PyCon 2014

Diseñando buenas APIs con Python

Erik Rose  · 




Extracto de la transcripción automática del vídeo realizada por YouTube.

you good afternoon our next talk is designing poetic api's by Eric rose Eric works at Mozilla and by his own account right to way too many Python libraries please give a warm welcome wow thanks for packing it out in here guys as a fantastic well today

we're going to take a look at psychology and anthropology and the history of our own field and hopefully figure out how to write more beautiful api's so before we get started I have a confession to make which is that I am NOT a poet unfortunately I

know but poets and programmers we have a lot in common we both deal with very precisely formulated language and we both make up new terms in fact programmers do this all the time whenever you name a variable or coin new function you're essentially making

up a new piece of language it's this invention of language and the mental processes that go on with it then a key to writing excellent ap is it's vital that we create new language with care because the language that you use influences the thoughts

that you can think have you ever had anyone tell you you should go learn Lisp and go learn Haskell it'll change the way you think about programming yeah well there's something to that as it turns out there's this old psychological theory called

the sapir-whorf hypothesis and how it goes is the language that you speak determines in limits the thoughts that you can think and assume is shaking your head there yes this has fallen out of fashion lately but there was some evidence or at least anecdotes

in its favor for a while for example take the case of ildefonso a Mayan man who was born deaf into a poor family and so they didn't have a lot of resources to invest in things like sign language training or lip reading and so he was actually brought up

without language he didn't acquire language until he was 27 years old and during this early period of his life he couldn't do math with quantities beyond 10 for obvious reasons but now that he has the language for and he's received training he

can do just fine you can calculate with the best of him because he has the language for it now so this strong sapir-whorf hypothesis which I'm still getting bitter looks from sumana about has been disproved by counterexample and you can reconnect to do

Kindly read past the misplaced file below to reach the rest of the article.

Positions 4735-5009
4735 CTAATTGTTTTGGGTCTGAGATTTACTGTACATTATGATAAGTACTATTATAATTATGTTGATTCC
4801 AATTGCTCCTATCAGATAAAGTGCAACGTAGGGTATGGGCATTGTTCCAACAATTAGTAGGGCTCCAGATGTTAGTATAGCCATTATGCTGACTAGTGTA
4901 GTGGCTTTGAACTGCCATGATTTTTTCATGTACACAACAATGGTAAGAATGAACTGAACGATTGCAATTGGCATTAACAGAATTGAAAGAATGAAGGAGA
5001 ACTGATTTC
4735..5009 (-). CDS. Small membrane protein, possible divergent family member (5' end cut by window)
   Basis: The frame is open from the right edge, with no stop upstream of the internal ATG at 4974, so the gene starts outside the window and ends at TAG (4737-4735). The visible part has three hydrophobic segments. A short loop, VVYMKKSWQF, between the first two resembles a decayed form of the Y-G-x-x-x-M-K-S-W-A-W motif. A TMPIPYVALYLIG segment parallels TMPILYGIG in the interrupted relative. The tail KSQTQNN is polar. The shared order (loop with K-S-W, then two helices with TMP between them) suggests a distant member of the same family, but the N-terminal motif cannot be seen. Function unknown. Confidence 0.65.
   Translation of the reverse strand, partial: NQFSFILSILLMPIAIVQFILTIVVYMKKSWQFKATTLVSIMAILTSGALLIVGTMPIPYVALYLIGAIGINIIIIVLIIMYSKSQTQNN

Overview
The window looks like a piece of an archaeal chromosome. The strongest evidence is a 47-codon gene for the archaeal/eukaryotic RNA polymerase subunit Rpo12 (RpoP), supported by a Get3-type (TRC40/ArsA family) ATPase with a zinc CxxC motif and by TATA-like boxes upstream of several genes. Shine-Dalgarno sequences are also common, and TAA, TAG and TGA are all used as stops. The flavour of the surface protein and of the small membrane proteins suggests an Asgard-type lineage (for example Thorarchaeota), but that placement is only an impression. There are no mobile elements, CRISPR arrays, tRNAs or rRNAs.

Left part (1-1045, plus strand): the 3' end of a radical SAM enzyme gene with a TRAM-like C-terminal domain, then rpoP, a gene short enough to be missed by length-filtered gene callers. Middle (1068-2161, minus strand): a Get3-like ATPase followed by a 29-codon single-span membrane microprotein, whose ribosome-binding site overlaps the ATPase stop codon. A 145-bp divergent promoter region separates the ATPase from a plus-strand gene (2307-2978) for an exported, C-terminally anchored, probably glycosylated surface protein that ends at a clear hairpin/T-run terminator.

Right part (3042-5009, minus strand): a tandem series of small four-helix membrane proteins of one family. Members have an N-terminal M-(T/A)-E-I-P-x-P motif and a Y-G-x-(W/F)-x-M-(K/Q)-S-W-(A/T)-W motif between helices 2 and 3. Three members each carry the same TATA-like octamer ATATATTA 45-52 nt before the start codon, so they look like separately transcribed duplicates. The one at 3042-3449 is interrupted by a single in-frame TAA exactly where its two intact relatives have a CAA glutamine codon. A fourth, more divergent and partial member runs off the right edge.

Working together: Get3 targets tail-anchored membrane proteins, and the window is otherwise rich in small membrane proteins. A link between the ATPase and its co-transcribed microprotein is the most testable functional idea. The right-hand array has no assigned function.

this just as a thought experiment here we are in Montreal a bilingual City and satisfying translations are possible when I came into the airport I wanted to grab a sandwich I got in late I went to subway the guy was making my sandwich spoke French I spoke

English we used French words and English words and regardless of the language we used I would have gotten the same sandwich out afterwards pitkin Stein writes some some pretty down and dirty philosophy now you can translate that that very precise german into

english and the arguments still make sense or at least the same amount of sense they did before but but they're still a flavor to each language right who hasn't accused a colleague of oh you're writing Java and Python knock it off you're writing

Python in standard X or in standard ml Python naturally makes you reach for hash tables functional languages make you solve things in terms of map and fold JavaScript everything's a closure and this is the weak form of the sapir-whorf hypothesis which

I dare you to say at five times fast and I think it does hold the language that you use influences the thoughts do you think now I'm getting nods thank you so the bounds of this influence have been marked out experimentally for example in English we don't

have a whole lot of good words for colors in the red orange range now if you show an English speaker a bunch of color swatches they can certainly distinguish between them visually but if you then distract them with a card game or something and bring them back

later they won't be able to remember a swatch you ask them to remember if it didn't have a handy name in their language so it seems that having a symbol for something a word for something makes it mentally lighter weight when you draw a symbol like

red over a bunch of details like well 632 672 nanometers in wavelength it acts like a mental abstraction you can kick all the details out of your head and say that mental space for higher-level pursuits like building sentences with the word red abstracting

out symbols is the root of all human language but it's also the root of all software engineering now the pointer software engineering what differentiates it from just hacking around with spaghetti code is making software intellectually intelligible by